Florida's Law Restricting LGBTQ Discussion Will Harm All ChildrenRoundup
tags: Republican Party, conservatism, Florida, culture war, teaching history, LGBTQ history
Marie-Amélie George is a legal historian and assistant professor at Wake Forest University School of Law.
Florida made headlines in late February when its House of Representatives approved a bill that critics have dubbed the “don’t say gay” bill. On Tuesday, the state Senate followed and Gov. Ron DeSantis (R) has indicated that he will sign the law, officially titled the Parental Rights in Education bill, which limits discussions of sexual orientation or gender identity in grades K-3. The bill also encourages parents to sue schools and educators that address these topics.
The proposal has sparked protests. Critics fear the law will become a de facto ban on teaching LGBTQ history and will prevent educators from addressing queer identity in schools. That concern is well-grounded, given that religious conservatives have spent almost five decades trying to limit what children can learn about same-sex sexuality. This history reveals just how harmful the ban would be for Florida students — LGBTQ and straight.
The gay rights movement that gained steam throughout the 1970s provoked a fierce backlash from religious conservatives. In 1978, schools became the focus of the religious right’s efforts to curtail gay rights and address the perceived threat of same-sex sexuality. That year, California state Sen. John Briggs (R) sponsored a statewide ballot proposition that would have prohibited public schools from employing people who engaged in “public homosexual conduct” or “advocate[d]” for homosexuality. Briggs maintained that his purpose was to prevent educators from “teaching lifestyles” or “encourag[ing] a youngster to commit a homosexual act.” Briggs’s much-publicized effort failed, arousing opposition even from former governor and presidential aspirant Ronald Reagan.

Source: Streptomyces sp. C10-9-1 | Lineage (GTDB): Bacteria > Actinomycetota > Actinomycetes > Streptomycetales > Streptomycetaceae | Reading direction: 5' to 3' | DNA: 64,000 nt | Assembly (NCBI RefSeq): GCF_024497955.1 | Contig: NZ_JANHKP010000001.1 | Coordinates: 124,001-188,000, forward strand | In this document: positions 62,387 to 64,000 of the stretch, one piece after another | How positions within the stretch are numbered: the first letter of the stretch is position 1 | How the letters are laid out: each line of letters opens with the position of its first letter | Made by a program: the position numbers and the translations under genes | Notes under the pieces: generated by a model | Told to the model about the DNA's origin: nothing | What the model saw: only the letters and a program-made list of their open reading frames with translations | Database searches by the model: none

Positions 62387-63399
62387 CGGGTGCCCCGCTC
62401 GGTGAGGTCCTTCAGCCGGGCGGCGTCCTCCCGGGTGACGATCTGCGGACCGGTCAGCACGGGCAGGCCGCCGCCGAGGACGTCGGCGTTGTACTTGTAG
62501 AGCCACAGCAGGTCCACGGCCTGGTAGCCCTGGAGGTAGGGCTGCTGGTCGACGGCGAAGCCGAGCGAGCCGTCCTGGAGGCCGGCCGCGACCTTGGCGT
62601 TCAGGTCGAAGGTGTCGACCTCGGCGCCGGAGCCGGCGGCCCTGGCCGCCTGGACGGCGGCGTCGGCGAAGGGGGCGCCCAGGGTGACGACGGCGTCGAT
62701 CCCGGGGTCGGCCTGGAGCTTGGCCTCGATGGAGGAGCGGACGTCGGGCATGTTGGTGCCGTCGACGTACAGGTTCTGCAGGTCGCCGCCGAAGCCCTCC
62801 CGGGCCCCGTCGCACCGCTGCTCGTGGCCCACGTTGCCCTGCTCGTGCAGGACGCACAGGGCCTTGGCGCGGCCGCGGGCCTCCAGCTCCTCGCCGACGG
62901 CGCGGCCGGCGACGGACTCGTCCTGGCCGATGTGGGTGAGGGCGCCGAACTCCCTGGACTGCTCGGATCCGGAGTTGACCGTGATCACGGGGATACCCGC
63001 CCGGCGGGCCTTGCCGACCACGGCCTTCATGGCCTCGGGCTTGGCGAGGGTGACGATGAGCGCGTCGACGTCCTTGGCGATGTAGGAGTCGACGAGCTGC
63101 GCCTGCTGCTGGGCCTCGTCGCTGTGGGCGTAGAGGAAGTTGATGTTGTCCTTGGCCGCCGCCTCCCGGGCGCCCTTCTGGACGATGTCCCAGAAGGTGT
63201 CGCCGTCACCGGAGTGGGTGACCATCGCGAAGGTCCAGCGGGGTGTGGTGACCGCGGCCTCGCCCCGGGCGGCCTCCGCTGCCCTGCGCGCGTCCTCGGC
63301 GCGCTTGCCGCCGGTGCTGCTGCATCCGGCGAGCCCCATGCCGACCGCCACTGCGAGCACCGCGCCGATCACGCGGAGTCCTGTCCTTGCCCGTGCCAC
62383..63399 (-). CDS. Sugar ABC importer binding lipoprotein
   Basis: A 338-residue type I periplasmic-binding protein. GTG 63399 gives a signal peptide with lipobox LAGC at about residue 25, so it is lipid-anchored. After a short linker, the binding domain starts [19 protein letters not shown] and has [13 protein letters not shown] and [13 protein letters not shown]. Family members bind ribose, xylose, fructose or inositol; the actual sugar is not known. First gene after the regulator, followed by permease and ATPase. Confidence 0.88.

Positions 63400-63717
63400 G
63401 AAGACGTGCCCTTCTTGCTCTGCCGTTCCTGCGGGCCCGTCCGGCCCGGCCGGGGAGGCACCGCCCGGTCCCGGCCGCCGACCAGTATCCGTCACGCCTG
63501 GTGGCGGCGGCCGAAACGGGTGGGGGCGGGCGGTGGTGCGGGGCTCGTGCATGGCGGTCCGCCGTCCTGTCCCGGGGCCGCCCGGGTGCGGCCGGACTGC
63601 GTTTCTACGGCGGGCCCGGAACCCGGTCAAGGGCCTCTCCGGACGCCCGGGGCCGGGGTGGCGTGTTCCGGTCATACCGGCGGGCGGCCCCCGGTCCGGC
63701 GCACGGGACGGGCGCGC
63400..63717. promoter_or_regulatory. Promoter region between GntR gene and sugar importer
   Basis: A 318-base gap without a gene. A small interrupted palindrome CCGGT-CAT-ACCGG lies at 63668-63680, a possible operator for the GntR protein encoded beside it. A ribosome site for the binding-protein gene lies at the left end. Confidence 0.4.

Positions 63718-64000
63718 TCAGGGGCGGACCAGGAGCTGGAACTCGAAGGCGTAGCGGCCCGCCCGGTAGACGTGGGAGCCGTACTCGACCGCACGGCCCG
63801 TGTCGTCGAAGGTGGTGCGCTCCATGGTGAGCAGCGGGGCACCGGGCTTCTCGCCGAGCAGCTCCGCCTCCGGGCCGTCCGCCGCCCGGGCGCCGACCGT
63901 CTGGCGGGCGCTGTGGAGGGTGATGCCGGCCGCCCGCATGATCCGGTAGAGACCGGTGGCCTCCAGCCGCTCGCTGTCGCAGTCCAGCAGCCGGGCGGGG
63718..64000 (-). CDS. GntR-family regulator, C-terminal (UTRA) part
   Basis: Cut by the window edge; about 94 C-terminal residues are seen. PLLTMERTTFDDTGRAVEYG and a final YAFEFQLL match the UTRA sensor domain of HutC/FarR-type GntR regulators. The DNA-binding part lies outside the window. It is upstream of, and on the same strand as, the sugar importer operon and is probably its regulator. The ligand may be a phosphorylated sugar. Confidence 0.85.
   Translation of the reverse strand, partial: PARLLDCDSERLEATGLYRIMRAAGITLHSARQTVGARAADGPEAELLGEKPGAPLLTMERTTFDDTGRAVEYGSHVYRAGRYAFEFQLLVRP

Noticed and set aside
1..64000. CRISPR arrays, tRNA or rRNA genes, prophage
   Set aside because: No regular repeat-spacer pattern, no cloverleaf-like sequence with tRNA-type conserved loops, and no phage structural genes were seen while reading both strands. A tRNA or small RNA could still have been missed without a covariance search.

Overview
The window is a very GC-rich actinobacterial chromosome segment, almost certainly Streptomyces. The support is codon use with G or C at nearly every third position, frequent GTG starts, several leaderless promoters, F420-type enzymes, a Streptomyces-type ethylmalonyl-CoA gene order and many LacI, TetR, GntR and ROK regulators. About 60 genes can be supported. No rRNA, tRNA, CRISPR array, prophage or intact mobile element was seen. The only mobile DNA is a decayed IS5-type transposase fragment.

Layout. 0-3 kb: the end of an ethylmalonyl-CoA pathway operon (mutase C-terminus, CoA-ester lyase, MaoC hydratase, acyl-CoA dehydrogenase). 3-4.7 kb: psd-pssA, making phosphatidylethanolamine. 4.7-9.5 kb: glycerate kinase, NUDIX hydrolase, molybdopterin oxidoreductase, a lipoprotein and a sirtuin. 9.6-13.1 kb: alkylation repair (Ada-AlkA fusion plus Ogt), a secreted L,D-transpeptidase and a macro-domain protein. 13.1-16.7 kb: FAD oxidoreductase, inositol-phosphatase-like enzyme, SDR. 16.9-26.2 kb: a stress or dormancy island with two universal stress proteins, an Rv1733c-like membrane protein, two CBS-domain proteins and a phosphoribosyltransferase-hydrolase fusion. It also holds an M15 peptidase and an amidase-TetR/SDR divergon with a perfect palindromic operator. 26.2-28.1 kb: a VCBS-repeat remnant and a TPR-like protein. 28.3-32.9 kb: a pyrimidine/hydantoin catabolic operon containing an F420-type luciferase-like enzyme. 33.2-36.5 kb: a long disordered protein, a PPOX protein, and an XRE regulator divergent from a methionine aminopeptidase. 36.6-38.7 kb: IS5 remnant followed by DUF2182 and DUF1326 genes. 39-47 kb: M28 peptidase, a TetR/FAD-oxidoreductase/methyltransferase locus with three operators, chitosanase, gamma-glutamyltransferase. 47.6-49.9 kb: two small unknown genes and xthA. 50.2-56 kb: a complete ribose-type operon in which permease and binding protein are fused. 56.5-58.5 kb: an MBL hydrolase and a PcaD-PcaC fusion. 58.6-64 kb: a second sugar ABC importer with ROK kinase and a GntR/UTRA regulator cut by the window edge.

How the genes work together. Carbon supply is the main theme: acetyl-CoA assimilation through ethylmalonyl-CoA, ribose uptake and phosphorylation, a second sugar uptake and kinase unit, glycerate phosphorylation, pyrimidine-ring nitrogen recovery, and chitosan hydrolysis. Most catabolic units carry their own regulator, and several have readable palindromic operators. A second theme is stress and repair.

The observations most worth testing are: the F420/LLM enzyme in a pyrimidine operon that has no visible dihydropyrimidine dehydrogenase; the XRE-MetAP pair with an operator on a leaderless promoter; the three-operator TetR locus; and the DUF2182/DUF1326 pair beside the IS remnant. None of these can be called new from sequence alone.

Yet with much less fanfare, Oklahoma enacted a similar law that same year, indicating the potential for such efforts to succeed — especially ones that stuck to material taught in schools, not teachers’ personal lives.
In the 1980s, therefore, religious conservatives shifted their attention from teachers to curricular policy. They succeeded in convincing school boards to frame same-sex sexuality as deviant and LGBTQ individuals as diseased. Alabama and Texas began requiring schools to teach that homosexuality was an unacceptable lifestyle and a criminal offense. Other states took more circuitous yet no less damaging approaches by introducing an abstinence-only curriculum that framed homosexuality in the context of AIDS. One of the most popular abstinence programs during this period, “Sex Respect,” identified the AIDS epidemic as “nature’s way of ‘making some kind of comment on sexual behavior.’ ”
The impact of such curriculums was devastating — even deadly — for queer youths. Such lessons taught these students shame, guilt and rejection. LGBTQ teens suffered from so much verbal harassment and physical abuse at the hands of their classmates that many abused alcohol and drugs; some even dropped out of school.
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